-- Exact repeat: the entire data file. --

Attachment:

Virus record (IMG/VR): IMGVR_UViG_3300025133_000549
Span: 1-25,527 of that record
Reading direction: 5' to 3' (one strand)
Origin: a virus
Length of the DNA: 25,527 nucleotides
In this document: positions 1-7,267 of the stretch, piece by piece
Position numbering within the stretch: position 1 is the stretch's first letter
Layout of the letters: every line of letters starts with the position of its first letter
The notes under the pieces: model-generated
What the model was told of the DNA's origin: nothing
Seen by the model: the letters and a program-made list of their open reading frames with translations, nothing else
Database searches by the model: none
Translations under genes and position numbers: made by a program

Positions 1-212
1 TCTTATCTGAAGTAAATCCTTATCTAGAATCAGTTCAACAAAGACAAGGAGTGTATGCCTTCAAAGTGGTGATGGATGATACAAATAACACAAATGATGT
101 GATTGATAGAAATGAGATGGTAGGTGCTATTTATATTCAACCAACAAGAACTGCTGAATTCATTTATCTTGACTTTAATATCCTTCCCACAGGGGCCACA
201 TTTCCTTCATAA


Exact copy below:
Virus record (IMG/VR): IMGVR_UViG_3300025133_000549
Span: 1-25,527 of that record
Reading direction: 5' to 3' (one strand)
Origin: a virus
Length of the DNA: 25,527 nucleotides
In this document: positions 1-7,267 of the stretch, piece by piece
Position numbering within the stretch: position 1 is the stretch's first letter
Layout of the letters: every line of letters starts with the position of its first letter
The notes under the pieces: model-generated
What the model was told of the DNA's origin: nothing
Seen by the model: the letters and a program-made list of their open reading frames with translations, nothing else
Database searches by the model: none
Translations under genes and position numbers: made by a program

Positions 1-212
1 TCTTATCTGAAGTAAATCCTTATCTAGAATCAGTTCAACAAAGACAAGGAGTGTATGCCTTCAAAGTGGTGATGGATGATACAAATAACACAAATGATGT
101 GATTGATAGAAATGAGATGGTAGGTGCTATTTATATTCAACCAACAAGAACTGCTGAATTCATTTATCTTGACTTTAATATCCTTCCCACAGGGGCCACA
201 TTTCCTTCATAA